Electroacupuncture May be Beneficial For Overweight And Obese Women
Electroacupuncture may improve the regulation of blood sugar (glucose) levels, reveals a new international study that tested the technique in overweight and obese women, and in women with polycystic ovarian syndrome (PCOS).
Electroactupuncture is based on the same founding principles as the traditional Chinese technique of acupuncture. However, electrodes or crocodile clips are attached to the needles to send a small electric current between needles in order to stimulate acupuncture points in the body.
This painless method can have beneficial effects for women who are overweight or obese and who are unable to exercise, reports an international team of researchers who experimented with the technique.
The scientists studied a cohort of overweight and obese women, with or without PCOS, a common hormonal disorder among women of childbearing age that can lead to fertility problems and is associated with a risk of prediabetes. This condition is characterized by higher than normal fasting blood glucose levels.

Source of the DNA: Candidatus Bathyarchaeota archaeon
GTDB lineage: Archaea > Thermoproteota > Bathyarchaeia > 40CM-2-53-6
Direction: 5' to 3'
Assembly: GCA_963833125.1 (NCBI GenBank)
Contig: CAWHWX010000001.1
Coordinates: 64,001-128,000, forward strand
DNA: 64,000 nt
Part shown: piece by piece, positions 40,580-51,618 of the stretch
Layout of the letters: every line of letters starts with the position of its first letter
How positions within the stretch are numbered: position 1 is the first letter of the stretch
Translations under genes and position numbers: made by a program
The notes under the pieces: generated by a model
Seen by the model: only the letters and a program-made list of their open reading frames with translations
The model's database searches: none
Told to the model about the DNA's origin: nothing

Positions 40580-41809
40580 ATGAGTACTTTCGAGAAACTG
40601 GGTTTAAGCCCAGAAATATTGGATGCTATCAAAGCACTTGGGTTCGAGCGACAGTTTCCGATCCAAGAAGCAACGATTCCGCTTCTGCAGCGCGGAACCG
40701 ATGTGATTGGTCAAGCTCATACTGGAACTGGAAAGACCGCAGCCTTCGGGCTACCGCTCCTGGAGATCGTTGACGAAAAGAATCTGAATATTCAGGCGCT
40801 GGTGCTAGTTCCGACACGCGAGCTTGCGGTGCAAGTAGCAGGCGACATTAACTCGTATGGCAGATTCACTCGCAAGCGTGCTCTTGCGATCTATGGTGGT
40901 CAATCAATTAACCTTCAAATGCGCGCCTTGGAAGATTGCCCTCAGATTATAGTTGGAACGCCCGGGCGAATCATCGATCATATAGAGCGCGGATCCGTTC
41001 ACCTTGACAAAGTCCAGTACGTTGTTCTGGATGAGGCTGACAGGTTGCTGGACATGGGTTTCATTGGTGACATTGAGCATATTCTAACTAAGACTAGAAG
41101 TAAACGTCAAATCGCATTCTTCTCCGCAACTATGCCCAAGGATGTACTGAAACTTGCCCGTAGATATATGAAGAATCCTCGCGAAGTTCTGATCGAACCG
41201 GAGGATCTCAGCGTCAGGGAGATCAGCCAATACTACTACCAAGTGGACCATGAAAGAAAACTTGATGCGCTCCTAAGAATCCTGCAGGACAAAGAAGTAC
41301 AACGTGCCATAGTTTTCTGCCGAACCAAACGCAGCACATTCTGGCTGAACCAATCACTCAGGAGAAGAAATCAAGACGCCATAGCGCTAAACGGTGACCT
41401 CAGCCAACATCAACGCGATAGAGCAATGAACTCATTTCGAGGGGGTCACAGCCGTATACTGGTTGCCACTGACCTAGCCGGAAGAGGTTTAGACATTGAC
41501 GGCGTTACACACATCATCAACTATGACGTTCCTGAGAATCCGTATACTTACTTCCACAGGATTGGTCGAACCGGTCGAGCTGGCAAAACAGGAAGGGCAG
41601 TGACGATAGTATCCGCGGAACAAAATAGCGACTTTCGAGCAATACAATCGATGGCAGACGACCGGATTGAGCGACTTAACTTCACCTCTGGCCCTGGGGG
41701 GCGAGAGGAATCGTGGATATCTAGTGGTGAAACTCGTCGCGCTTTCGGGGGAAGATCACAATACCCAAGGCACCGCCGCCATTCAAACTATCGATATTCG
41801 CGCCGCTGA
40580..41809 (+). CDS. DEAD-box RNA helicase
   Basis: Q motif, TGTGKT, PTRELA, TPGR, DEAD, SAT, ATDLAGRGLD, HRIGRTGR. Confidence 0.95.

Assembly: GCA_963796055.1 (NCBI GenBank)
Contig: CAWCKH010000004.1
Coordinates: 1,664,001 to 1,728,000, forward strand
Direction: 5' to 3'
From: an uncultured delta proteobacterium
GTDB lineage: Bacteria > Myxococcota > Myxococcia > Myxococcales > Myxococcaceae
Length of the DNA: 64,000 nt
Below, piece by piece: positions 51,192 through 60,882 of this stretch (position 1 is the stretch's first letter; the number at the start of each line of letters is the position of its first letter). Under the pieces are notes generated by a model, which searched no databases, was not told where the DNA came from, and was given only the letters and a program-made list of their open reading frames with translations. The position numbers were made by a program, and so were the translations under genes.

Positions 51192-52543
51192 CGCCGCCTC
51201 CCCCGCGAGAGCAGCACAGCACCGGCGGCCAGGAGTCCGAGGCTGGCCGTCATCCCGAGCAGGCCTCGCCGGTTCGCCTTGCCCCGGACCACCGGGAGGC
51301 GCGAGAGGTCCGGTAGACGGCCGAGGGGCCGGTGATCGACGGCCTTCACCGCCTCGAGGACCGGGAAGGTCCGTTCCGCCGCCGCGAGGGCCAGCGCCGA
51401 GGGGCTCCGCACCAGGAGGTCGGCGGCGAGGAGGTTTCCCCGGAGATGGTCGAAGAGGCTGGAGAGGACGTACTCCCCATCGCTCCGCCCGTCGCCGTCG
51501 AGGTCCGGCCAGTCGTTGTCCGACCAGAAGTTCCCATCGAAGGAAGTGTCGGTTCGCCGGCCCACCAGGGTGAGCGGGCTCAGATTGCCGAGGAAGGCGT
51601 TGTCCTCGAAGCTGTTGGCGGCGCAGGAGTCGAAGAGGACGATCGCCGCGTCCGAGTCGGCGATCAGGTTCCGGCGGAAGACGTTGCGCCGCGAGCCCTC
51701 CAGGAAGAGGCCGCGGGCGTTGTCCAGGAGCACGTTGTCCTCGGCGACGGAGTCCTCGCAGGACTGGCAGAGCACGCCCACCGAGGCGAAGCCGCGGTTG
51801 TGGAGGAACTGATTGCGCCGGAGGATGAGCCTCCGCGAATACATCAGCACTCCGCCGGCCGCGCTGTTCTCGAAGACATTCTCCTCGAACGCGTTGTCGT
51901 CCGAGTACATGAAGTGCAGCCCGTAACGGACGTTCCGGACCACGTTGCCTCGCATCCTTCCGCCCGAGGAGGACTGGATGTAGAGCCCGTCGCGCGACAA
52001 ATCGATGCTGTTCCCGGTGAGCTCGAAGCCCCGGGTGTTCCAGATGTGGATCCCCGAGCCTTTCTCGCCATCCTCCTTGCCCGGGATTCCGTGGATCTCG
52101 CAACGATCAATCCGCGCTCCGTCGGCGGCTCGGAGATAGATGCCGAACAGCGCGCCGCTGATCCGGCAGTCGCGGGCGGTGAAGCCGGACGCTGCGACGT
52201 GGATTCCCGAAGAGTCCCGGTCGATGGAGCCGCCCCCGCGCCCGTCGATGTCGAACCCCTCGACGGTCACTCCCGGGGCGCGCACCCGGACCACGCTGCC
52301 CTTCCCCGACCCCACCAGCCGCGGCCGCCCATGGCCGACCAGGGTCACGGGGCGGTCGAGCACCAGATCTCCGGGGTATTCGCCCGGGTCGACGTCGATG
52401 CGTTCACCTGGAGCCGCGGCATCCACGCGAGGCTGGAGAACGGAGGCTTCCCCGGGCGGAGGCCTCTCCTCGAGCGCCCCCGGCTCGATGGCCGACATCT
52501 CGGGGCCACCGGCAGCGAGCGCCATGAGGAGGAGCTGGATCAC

The scientists measured changes in blood glucose in volunteers during and after the treatment session.
The procedure was also tested in rats to allow the scientists to study the mechanism leading to blood glucose uptake.
The findings, published online, April 2017, in The FASEB Journal, show that blood glucose levels improved after 45 minutes of treatment in women with PCOS and those without.
In rats, the researchers observed that electroaccupuncture caused muscle contractions, activating the autonomic nervous system. Similarly, the blood glucose regulating effect was reversed by administering drugs that block autonomic receptors.
"This study has the potential to gain better quality of life for patients with prediabetes and reduced capacity to regulate blood sugar levels, especially for those who have difficulty performing voluntary exercise," explains Elisabet Stener-Victorin of Karolinska Institutet in Sweden, one of the study's co-authors.
Previous research, published in 2013 by scientists in China, established beneficial effects on metabolism in patients who were obese or with PCOS.